The resposive nature of L1 towards F- was further monitered by emission spectroscopy. Similar to the changes observed in UV-Vis absorption spectrum the changes in emission spectrum of L1 were also seen upon the addition of F- into L1 as shown in Figure 4. Receptor 1 itself gives emission at 311 nm in CH3CN upon excitation at 270 nm. A significant quenching in fluorescence intensity of L1 (10-4 M, CH3CN) was observed with appearance of a low intensity band at 422 nm upon the addition of 30 equivalents of Bu4N+F- salt.

Figure 4. Fluorescence emission change of L1 in presence of 30 equivalents of Bu4N+F- in CH3CN (λexc 270 nm)

The quenching in fluorescence intensity of L1 upon addition of Bu4N+F- is indicative of enhanced intermolecular charge transfer (ICT) that arises due to change in electron density of the amide and is also indicative of strong interaction of receptor L1 with F- [31].

4. Conclusion

Response of a flexible, acyclic, artificial organic ligand, N, N’diphenyldecanediamide (L1) has been studied toward different anions using equal concentration of anion source, tetrabutylammonium salts, Bu4N+X- (X =F, Cl, Br, NO3) with the help of 1H NMR spectroscopy. 1H NMR spectrum of L1 exhibits complete disappearance of NH protons signal, upon addition of Bu4N+F-. However a shift of 0.4 ppm in NH protons was observed in 1H NMR spectrum of L1 with Cl-. No change in 1H NMR spectrum of L1 was observed for Br- and NO3-. 1H NMR spectroscopic investigation indicates that L1 is selective and more sensitive for F-, compared to Cl- and not at all sensitive for Br- and NO3-. Since the deprotonation process of L1 is achieved only in presence of F- and not with any other anion so the utility of current system is quite appealing in terms of selective fluoride ion sensor in presence of Cl-, Br- and NO3-.

Acknowledgements

Authors are thankful to Prof. P. B. Sharma, vice chancellor, Prof. Padmakali Banerjee, pro vice chancellor, Prof. R. K. Thakur, Director Amity School of Applied Sciences, Amity University Haryana, Gurgaon 122413, India for providing research facilities and encouragement. We also thank Indian Institute of Technology Delhi-110016, India to facilitate instrumental analysis to carry forward this research work.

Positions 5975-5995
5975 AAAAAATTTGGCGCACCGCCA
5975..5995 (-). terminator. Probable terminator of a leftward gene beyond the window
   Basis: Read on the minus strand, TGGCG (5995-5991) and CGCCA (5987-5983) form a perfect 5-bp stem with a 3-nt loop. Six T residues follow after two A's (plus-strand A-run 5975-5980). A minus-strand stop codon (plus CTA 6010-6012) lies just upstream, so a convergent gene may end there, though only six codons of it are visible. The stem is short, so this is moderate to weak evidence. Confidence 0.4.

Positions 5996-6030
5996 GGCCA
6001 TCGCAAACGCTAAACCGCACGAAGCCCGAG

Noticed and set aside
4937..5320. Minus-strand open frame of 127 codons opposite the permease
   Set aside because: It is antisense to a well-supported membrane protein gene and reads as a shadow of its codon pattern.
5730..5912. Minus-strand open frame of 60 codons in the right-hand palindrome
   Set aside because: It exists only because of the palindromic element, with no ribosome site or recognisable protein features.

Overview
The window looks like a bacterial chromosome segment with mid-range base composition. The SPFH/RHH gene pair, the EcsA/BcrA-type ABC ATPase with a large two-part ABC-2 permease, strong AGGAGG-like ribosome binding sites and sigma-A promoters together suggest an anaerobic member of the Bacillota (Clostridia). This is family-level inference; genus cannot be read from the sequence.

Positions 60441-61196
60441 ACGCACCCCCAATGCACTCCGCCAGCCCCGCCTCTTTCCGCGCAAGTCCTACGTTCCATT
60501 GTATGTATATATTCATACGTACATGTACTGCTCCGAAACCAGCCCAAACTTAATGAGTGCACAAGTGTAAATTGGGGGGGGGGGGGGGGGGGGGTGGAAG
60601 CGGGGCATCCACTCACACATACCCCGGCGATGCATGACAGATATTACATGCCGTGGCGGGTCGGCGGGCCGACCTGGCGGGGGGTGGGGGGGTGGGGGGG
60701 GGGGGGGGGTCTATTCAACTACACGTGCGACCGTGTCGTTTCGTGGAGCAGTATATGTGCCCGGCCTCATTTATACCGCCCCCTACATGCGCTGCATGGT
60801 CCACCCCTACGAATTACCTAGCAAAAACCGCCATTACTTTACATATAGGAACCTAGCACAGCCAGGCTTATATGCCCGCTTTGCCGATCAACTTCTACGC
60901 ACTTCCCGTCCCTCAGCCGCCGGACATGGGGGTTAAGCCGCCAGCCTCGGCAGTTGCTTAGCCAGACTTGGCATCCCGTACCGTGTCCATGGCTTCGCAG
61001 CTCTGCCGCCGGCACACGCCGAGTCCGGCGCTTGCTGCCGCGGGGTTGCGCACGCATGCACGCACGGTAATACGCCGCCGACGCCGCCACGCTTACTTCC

References

[1]  Hirsch, B. E., McDonald, K. P., Qiao, B., Flood, A. H., Tait, S. L. , “Selective Anion Induced Crystal Switching and Binding in Surface Monolayers Modulated by Electric Fields from Scanning Probes,” ACS Nano, 8 (10), 10858-10869, September 2014.
In article      View Article  PubMed
 
[2]  Gale, P. A., “Structural and Molecular Recognition Studies with Acyclic Anion Receptors,” Acc. Chem. Res. 39 (7), 465-475, May 2006.
In article      View Article  PubMed
 
[3]  Gladwin, M. T. , Schechter, A. N. , Kim-Shapiro, D. B. , Patel, R. P. , Hogg, N. , Shiva,S., Cannon, R. O., Kelm, M., Wink, D. A., Espey, M. G. , Oldfield, E. H. , Pluta, R. M. , Freeman, B. A. , Lancaster, J. R. , Feelisch, Jr, M. , Lundberg, J. O. , “The emerging biology of the nitrite ion,” Nature Chem. Bio. 1 (6), 308-314, November 2005.
In article      View Article  PubMed
 
[4]  Jentsch, T. J., Stein, V., Weinreich, F., Zdebik, A. A., “Molecular Structure and Physiological Function of Chloride Channels,” Physiol Rev. 82 (2), 503-568, April 2002.
In article      View Article  PubMed
 
[5]  Choi, A. L., Sun, G., Zhang, Y., Grandjean, P., “Developmental fluoride neurotoxicity: A systematic review and meta-analysis,” Environ. Health Perspect. 120 (10), 1362-1368, October 2012.
In article      View Article  PubMed  PubMed
 
[6]  Phipps, K., “Fluoride and Bone Health,” Journal of Public Health Dent. 55 (1), 53-56, 1995.
In article      View Article  PubMed
 
[7]  Everett, E.T., “Fluoride’s Effects on the Formation of Teeth and Bones, and the Influence of Genetics,” J. Dent. Res. 90 (5), 552-560, May 2011.
In article      View Article  PubMed  PubMed
 
[8]  Ludlow, M., Luxton, G., Mathew, T., “Effects of fluoridation of community water supplies for people with chronic kidney disease,” Nephrol. Dial. Transplant. 22, 2763-2767, July 2007.
In article      View Article  PubMed
 
[9]  Greenwood, D. A., “Fluoride Intoxication,” Physiological Rev. 20 (4), 582-616, October 1940.
In article      
 
[10]  Islam, Md. E.; Julkarnain, Md.; Hossain,J.; Ismail,A. B. Md.; Rahman, Md. H. “Investigation on LaF3 impregnated porous silicon heterostructur as potentiometric sensor for fluoride ion in aqueous medium,” Am. J. Sensor Technol. 1 (1), 1-4, October 2013.
In article      
 
[11]  Yuan, M.S., Wang, Q., Wang, W., Wang, D.E., Wang, J., Wang, J., “Truxenecored p-expanded triarylborane dyes as single- and two-photon fluorescent probes for fluoride,” Analyst. 139 (6), 1541-1549, March 2014.
In article      View Article  PubMed
 
[12]  Cai, J., Sessler, J. L., “Neutral CH and cationic CH donor groups as anion receptors,” Chem. Soc. Rev. 43, 6198-6213, May 2014.
In article      View Article  PubMed
 
[13]  Ghosh, D., Rhodes, S., Hawkins, K., Winder, D., Atkinson, A., Ming, W., Padgett, C., Orvis, J., Aiken, K., Landge, S., “A simple and effective 1,2,3-triazole based “turn on” fluorescence sensor for the detection of anions ,” New J. Chem. 39 (1), 295-303, October 2015.